We watched a film tonight about Walt Disney’s life. The director wove together pieces of Walt’s childhood and his relationship with his brother, but mostly began the story when Walt, as a young man, got home from serving with the Red Cross in WWI.
According to the storyteller, Walt was a dreamer who didn’t have a very good financial sense, but knew he wanted to make animated movies. He lived most of his younger life in financial ruin, and seemed to draw people together based on his dreams and a promise that things would get better. He would convince his team to do some animation, sell a bit of it to movie theaters, and then, without much profit, his team would leave him for other work. Walt got evicted from his apartment, and his business studio, and ended up for a time on the street, eating leftover food from garbage cans. His only friend at that moment was a little mouse who seemed as hungry as he was. Somehow, Walt scraped enough together to go to California to visit his brother and his uncle, and to start over again.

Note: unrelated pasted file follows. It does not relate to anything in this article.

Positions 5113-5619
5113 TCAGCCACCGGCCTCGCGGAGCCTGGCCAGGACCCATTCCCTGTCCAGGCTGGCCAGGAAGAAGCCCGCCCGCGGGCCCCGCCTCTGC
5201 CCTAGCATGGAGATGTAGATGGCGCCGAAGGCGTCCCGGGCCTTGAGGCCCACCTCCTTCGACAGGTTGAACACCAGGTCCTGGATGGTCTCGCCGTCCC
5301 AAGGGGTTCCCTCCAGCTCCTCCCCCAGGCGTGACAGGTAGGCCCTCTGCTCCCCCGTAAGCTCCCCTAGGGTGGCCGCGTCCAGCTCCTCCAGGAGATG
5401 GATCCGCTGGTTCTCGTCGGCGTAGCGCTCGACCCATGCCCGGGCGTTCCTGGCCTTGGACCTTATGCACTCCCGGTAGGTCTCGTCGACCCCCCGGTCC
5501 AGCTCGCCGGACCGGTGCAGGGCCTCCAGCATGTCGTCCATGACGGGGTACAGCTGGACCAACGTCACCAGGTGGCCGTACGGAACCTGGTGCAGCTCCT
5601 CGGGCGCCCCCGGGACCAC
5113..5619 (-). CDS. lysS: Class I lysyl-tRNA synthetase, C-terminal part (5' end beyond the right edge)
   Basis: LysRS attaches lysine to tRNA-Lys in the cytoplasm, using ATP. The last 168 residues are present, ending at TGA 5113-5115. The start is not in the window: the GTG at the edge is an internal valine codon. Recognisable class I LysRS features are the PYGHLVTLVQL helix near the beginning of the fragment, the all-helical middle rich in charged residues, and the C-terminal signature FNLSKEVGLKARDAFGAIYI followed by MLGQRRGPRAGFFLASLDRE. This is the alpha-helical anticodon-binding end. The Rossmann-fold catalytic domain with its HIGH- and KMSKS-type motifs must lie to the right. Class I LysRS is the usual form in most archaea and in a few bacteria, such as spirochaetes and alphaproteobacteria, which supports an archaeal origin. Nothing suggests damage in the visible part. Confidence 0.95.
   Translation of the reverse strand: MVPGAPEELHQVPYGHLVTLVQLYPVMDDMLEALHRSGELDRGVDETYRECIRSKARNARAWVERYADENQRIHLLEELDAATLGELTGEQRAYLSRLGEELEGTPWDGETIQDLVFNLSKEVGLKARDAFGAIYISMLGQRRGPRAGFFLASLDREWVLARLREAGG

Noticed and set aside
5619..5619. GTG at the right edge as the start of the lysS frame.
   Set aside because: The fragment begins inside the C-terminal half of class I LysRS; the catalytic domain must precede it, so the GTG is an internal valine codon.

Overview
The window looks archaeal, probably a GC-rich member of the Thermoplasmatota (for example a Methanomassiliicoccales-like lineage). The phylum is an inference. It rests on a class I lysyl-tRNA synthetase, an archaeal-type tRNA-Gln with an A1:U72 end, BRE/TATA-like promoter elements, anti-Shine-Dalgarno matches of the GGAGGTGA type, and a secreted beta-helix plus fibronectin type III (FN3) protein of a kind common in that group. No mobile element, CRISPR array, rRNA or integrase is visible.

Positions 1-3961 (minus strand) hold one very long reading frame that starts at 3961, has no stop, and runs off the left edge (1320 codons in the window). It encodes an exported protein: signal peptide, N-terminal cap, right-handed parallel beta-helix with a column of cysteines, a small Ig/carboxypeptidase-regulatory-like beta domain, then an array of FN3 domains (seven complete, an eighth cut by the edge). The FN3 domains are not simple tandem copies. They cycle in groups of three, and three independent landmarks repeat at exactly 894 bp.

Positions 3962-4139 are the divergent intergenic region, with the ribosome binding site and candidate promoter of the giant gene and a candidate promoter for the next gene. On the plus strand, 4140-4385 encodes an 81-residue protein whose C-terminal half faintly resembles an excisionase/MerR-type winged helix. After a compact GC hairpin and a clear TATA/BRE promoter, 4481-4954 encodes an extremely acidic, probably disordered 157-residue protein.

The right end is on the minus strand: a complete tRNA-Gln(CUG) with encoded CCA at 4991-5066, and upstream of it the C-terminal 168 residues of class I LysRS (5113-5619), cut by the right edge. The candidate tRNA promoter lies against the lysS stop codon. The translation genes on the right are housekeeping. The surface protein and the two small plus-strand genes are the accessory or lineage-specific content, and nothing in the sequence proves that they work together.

A small group of his friends, who worked for him until they couldn’t work for free anymore, were all talented artists. They created some fun films that combined people and animation, a novel idea for the times. They worked for a while for the studio who created Felix the Cat. This studio created a copyright on all Disney’s stuff, and tried to cheat him out of pay. They ended up hiring away half of Disney’s team because they could pay them.
One of Disney’s team members ended up being the voice and animation talent behind Warner Brothers cartoons like Bugs Bunny, Yosemite Sam, Sylvester and Tweety, and others. One became the force behind Red Ryder comics. Others were involved in the industry. Only Walt’s brother, Roy, and one other who started out with Walt stayed with him enough to break away from the greedy studio, and this team and a few other faithful workers finally had success with Mickey and Minnie Mouse.
Of course, there were other facets to the story, but I was struck with the tenacity Walt had, even in the face of extreme circumstances. Had he given in to the schemes of the dishonest company, there might not be a Disney World today. It might have been Felix the Cat World!
How often we give up when the circumstances get tough! Maybe, just maybe, if we decided to hold on just a bit longer to the dreams God has given us, then our dreams could multiply beyond our wildest imagination.
DAY 329 HOMEWORK: Don’t give up. Don’t give in. Whatever it is, keep going, and keep on believing.